Walking up the road this morning for the paper, I saw the window of a house misted with condensation and remembered ….
I was very young when my mother had one wall of the small bedroom on the front of the semi papered in a soft grey green figured with stylised fawns.
There was a dressing table from whose five sided surface hung a curtain. Storage. My books were in the smallest bookcase ever. There was a lamp.
There was also a window looking out into the street and on this in the winter I woke to ice flowers, frozen patterns on the windows. Everybody I knew was in the same boat – air con was foreign – and I truly don’t remember being cold. I had warm things to sleep in, layers on the bed, a hot water bottle. And the patterns were beautiful. I’d show them to one or other of my parents and we’d look for pictures in them.
There was what then was known as a gas circulator in the kitchen, on low all time, popping up into a minor explosion when you used hot water. The house wasn’t large, there were three of us in it, with open fires in what was laughingly called the dining room and the sitting room . That’s where we sat when we weren’t in the kitchen, or in bed.
From that bedroom window too, I used to watch as the lamplighter came
on his bicycle with a long pole over his shoulder, at the top of which was a glass shield he could retract, to put the flame to the wick in the lamp outside the house. It was wonderful, like a fairy tale. I loved watching the street opposite, people about their lives, my dog coming home. When I told Pam the Painter, she scoffed “ Oh go on with you, you’re not that old.” And I paused. Memory is sometimes very selective. You remember this, but not that – and it is true that the lamplighter was only in the youngest two or three years of my noticing.
After that we had a fog piercing automatic light like everybody else. And I was moved into my sister’s bigger bedroom (she was in Prestwick, learning how to be a meteorologist) in which to do my homework and store my already “we know what to give you” library. Looking back is very seductive. Warmer, sweeter, brighter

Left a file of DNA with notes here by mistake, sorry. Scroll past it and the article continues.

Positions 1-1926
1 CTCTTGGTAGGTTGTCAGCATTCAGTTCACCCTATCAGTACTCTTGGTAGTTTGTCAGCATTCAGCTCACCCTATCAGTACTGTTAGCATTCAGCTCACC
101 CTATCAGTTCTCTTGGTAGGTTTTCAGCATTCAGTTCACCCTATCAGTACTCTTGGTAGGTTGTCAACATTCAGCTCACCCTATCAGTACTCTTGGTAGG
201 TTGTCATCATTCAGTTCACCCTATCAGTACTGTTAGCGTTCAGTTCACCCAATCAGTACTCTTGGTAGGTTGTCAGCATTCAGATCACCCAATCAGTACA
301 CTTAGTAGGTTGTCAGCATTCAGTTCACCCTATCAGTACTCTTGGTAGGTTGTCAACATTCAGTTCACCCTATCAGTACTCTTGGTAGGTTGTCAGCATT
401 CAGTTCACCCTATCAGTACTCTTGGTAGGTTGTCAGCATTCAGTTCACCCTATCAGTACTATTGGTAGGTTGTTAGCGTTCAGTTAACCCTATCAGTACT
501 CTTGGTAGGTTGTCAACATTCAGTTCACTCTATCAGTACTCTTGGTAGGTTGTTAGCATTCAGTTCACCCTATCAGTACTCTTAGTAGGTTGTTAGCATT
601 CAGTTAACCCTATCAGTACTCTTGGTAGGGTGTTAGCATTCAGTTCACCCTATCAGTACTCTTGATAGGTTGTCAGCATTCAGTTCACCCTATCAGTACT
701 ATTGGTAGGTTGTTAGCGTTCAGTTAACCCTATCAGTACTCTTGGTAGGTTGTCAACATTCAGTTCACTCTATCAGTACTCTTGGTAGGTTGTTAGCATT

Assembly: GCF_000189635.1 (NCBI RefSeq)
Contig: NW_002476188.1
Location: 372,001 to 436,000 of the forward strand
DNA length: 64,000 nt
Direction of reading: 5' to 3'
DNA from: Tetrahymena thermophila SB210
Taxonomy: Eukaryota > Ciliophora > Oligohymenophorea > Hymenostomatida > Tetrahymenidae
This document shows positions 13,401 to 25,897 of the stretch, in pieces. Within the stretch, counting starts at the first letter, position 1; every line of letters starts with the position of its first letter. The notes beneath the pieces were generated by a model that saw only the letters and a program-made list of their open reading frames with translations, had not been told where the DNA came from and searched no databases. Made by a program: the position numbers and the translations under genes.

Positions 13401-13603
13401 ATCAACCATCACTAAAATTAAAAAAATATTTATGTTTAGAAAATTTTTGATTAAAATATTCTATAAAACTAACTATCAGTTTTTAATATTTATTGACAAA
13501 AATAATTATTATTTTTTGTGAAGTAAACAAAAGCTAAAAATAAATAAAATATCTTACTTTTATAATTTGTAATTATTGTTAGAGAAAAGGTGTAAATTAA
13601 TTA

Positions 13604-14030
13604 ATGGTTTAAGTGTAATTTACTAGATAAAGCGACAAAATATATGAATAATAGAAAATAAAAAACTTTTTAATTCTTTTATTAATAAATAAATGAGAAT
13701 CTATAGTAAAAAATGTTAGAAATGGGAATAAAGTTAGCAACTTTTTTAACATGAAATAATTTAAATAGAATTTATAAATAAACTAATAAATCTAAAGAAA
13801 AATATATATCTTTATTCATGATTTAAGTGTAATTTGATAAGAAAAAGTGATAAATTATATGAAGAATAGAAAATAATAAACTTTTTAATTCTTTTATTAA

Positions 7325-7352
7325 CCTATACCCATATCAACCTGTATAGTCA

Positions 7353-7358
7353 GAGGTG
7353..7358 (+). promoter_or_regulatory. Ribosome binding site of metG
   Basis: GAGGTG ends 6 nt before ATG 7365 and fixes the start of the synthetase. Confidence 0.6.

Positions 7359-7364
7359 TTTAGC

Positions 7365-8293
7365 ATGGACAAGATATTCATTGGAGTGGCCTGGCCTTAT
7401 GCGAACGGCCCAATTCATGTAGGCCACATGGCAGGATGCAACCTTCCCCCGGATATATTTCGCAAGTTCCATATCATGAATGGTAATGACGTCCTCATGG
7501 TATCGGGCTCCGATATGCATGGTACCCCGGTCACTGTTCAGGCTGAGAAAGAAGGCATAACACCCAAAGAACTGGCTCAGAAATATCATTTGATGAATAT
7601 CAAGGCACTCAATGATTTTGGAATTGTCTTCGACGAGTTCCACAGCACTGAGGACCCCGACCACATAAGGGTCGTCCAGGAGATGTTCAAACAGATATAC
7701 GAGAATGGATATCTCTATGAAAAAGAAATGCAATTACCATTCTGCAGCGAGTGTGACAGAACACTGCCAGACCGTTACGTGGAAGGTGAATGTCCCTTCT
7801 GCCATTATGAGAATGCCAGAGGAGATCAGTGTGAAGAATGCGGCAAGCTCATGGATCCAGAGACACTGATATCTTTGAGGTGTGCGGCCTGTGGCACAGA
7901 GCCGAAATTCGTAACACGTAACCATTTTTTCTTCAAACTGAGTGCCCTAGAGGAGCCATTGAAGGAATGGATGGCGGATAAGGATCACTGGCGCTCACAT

– we know it was cheaper. Didn’t we all look better ? But I’m sure not everything was better. It was different.
You can get stuck in what was. It’s not helpful. You can rewrite history, but you can’t go back and live in your re-invention. Currently bending my ear is a woman telling me repetitively the story of her miserable marriage, less how it affected her than the “children” who are both now in their fifties. There was a complicated family history with issues of power and convention, but there is a kind of time limit on reinventing horrors. It becomes a cop out. And she left this marriage – with difficulty but she did leave – and after ten happy years with the love of her life, who sadly died – she returned to the marriage. I can remember her telling me that she was going to do it and why. Money.
I confess, I can get very sniffy about the matter of money. In age, I have come to appreciate that I came from not very much. Professionally I earned well though I had holes in my pockets,
and a late breakthrough to sense came too late for what is derisorily called wealth management – because of course you can only increase what you’ve got. And you don’t know what you’ve got till it’s gone (thank you Joanie Mitchell).
Heaven knows what we can look forward to, less of it, worth less, but it’s done. And I will feel the cold more this year than in that happy memory. Children of the milkman leaving pint glass bottles with foil lids, we used to talk about money as “milk tops and buttons.” It’s too easy to be soured by the backward glance. Face forward.